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NYP/The Allen Hospital

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My doctor mentioned lower extremity vascular disease—is that different than PVD?
PVD may also be called lower extremity vascular disease or peripheral arterial disease (PAD).

What are the most common symptoms?

Claudication (pain in the calf, thigh or buttock while walking), pain in the feet with elevation of the legs, and wounds or sores on the feet or legs that do not heal.

How dangerous is PVD?

Even those with mild disease face an increased risk of heart attack and stroke. The leading cause of death in people with PVD is coronary artery disease (the buildup of plaque in the arteries of the heart), resulting in a heart attack. If PVD goes untreated, a patient's foot or leg may have to be amputated.

I am overweight. Am I at risk for PVD?

Yes. PVD shares the same risk factors as heart disease—smoking, elevated cholesterol, diabetes, lack of exercise, and hypertension—which are frequently associated with being overweight or obese.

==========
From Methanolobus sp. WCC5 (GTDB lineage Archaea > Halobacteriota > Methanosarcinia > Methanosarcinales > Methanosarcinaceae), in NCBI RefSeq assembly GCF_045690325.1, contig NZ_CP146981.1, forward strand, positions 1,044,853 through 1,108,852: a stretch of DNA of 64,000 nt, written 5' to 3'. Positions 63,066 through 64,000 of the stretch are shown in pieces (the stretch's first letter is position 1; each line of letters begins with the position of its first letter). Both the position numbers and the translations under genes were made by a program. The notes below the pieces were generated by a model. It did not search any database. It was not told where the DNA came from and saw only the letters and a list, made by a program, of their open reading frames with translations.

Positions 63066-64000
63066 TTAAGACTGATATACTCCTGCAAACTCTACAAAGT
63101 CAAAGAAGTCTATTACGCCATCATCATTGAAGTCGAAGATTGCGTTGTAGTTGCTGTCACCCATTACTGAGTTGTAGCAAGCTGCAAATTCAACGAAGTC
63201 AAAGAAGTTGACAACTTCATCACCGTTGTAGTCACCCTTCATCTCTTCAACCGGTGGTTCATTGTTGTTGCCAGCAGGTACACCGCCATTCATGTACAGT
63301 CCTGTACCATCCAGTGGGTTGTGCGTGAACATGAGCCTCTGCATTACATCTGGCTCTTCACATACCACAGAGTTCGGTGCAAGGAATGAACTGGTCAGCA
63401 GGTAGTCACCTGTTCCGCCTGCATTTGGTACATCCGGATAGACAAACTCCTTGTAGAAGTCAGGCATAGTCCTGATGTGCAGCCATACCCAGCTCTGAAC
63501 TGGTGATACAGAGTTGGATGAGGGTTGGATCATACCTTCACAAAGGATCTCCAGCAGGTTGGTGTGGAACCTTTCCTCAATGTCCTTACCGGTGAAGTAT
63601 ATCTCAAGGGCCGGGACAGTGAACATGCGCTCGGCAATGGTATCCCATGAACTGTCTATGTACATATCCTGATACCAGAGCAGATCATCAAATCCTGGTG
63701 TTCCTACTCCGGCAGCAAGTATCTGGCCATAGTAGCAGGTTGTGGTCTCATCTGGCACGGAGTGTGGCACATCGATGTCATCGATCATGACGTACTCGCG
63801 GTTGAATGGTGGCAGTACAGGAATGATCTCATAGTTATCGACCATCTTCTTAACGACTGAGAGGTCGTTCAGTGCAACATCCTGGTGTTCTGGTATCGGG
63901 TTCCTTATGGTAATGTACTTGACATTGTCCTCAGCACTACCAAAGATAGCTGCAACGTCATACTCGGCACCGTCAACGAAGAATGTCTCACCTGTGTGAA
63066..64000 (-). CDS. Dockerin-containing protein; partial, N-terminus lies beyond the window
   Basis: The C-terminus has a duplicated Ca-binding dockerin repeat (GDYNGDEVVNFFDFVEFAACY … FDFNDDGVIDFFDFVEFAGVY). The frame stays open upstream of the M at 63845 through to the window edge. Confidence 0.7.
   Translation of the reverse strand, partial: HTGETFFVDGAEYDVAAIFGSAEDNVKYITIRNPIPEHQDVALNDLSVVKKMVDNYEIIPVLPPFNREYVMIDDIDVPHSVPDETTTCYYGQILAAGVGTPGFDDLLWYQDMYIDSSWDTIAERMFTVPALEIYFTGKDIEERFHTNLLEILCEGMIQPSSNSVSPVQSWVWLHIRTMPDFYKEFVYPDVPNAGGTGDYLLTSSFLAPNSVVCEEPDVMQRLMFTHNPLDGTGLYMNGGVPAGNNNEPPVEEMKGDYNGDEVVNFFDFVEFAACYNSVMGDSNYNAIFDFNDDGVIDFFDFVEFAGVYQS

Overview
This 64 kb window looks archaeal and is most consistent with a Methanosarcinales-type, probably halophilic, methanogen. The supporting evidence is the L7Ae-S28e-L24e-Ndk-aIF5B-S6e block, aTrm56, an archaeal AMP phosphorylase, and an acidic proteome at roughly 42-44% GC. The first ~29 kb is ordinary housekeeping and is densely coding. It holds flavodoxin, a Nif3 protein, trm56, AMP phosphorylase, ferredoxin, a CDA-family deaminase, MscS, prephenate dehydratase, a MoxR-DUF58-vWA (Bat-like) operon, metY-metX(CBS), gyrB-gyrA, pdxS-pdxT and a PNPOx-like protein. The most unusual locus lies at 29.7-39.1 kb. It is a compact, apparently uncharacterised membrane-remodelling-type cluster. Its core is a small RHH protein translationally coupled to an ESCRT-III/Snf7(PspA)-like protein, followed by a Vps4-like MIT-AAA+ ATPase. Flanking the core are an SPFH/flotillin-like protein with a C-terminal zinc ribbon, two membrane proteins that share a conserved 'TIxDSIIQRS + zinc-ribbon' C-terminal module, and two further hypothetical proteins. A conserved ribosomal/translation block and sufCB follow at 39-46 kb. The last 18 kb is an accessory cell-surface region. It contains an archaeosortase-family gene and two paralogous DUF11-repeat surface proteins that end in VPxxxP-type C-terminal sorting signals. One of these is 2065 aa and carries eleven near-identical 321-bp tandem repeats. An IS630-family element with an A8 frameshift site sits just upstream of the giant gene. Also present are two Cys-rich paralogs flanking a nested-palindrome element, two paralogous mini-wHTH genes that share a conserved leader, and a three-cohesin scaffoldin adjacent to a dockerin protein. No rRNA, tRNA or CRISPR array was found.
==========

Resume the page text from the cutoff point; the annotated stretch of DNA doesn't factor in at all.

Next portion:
How is PVD treated?

First, most patients need to make lifestyle changes such as quitting smoking, eating a healthier diet, and exercising more. Some people need medications to help lower cholesterol or blood pressure and control diabetes. In serious cases, patients can be treated with a minimally invasive procedure. A minority require surgery to clean out or bypass the arteries.

Contact

Critical Limb Ischemia Center
(212) 932-5169
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